The procession is headed by an elaborately dressed man meant to represent the Chin Quan Kyoto the 1st Emperor of China accompanied by the Sage Confucius and two mandarins each looking particularly graceful, composed and wise as members on the Ancient and Noble Order of Gormagons, compared the slightly mad looking Freemasons behind them.
A dancing monkey is seen just behind, dressed in the apron and gloves of a Freemason, the literal metaphor of ‘aping’ or mocking Freemasonry.
Central in the scene we see a man in the guise of an “old gentlewoman” meant to represent the antiquity of the more traditional operative masonry, sitting upon a ladder, balanced upon the back of a donkey. This is believed to be the 3rd Grand Master and Newtonian Cleric Dr. John Theophilus Desaguliers - with Reverend Dr. James Anderson, author of the first book of the new Constitutions published just a year earlier and who worked closely with Desaguliers on this, dressed in his apron and gloves, stretching between the rounds of the ladder to kiss his bare backside implying the Scottish Presbyterian Reverend’s subservience to him and to Freemasonry.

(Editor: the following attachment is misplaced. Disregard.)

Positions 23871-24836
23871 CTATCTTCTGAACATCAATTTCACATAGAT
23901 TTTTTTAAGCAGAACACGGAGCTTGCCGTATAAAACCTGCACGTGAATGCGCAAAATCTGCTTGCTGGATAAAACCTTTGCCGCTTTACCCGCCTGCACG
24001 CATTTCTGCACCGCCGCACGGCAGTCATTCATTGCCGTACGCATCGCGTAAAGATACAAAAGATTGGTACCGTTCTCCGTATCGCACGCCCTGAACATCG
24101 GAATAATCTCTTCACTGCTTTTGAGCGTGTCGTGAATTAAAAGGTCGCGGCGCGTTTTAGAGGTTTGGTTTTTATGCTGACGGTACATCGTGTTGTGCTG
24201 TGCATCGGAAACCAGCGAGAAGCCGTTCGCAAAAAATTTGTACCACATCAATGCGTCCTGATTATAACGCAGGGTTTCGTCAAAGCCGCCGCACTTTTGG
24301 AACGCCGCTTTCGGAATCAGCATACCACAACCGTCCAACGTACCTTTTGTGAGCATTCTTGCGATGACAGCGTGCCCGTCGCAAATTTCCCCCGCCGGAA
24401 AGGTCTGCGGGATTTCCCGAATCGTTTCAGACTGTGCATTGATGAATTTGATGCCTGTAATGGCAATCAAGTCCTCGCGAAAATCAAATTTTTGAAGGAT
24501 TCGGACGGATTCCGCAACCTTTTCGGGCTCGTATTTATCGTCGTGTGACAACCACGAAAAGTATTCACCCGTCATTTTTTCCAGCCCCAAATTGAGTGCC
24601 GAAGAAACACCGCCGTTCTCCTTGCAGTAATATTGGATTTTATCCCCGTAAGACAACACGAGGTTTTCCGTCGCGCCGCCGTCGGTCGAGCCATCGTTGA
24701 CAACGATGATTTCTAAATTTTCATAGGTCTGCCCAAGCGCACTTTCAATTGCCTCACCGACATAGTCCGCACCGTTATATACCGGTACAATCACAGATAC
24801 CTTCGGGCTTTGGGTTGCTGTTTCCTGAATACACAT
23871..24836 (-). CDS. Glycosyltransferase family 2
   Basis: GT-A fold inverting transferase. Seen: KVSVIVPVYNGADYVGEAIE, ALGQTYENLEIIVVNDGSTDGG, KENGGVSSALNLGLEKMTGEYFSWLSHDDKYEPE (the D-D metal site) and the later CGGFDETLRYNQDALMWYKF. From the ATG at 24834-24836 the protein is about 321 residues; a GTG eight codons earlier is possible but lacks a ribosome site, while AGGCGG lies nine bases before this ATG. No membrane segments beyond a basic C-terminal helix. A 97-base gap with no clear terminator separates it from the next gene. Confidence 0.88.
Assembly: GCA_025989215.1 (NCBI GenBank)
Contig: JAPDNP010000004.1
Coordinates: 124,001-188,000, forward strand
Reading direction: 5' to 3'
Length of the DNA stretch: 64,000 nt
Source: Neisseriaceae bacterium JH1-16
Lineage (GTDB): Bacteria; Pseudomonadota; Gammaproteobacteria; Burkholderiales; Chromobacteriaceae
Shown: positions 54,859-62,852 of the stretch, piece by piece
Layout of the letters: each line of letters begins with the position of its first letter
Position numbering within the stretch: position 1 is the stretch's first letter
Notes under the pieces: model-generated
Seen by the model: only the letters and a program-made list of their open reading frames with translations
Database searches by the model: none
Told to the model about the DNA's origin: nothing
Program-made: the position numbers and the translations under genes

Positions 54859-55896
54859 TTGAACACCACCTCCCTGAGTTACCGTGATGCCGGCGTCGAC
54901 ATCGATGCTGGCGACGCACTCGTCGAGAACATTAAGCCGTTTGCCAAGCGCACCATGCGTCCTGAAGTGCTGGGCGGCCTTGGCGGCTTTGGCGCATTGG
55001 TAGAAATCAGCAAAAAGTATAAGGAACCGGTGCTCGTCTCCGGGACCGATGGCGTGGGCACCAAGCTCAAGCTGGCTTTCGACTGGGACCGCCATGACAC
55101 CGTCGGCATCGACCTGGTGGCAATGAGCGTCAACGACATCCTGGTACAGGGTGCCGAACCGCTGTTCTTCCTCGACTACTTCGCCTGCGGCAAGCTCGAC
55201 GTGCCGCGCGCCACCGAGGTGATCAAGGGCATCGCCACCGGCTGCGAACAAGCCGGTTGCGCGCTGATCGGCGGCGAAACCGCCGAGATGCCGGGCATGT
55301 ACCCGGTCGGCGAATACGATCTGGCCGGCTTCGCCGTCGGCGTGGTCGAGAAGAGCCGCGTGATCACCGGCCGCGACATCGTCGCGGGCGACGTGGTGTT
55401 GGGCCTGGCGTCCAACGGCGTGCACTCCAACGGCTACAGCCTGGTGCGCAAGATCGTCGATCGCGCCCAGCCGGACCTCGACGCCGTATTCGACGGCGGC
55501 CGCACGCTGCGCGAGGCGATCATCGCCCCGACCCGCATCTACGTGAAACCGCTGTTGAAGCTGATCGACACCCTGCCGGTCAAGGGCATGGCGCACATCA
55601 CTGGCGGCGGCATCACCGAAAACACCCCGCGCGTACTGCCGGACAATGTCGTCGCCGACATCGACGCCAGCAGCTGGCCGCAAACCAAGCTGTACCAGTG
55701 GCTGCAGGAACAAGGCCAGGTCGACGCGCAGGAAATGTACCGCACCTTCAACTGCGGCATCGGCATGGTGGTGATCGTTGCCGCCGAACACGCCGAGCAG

The ladder represents that of Jacob’s Ladder, common in Masonic symbolism and found on the tracing board of the 1st degree. It’s a prominent emblem of moral, intellectual and spiritual progression, used here to imprison Anderson. Despite the proportions and spacing being wrong, Hogarth has cleverly shown the seven rounds of the ladder symbolising Temperance, Fortitude, Prudence, Justice, Faith, Hope and Charity.
A mallet and square, sit within a bucket alongside a mop, hanging from the donkey and the Tyler armed with a drawn sword in the doorway of the Tavern. This is evidence of Hogarth’s knowledge of the workings of a Lodge despite not a member himself at this time. The satirical suggestion that a mop and bucket were working tools, in reference to the time when the Tyler would mop the floor to remove the chalk markings drawn to mark out the lodge and as a sort of early Tracing Board.
Behind the donkey we find the Duke of Wharton dressed as the character Don Quixote, with full armour and again wearing masonic apron and gloves as he appears to be directing the proceedings holding up his shield. A subtle bit of symbolism exists here in the form of the aprons.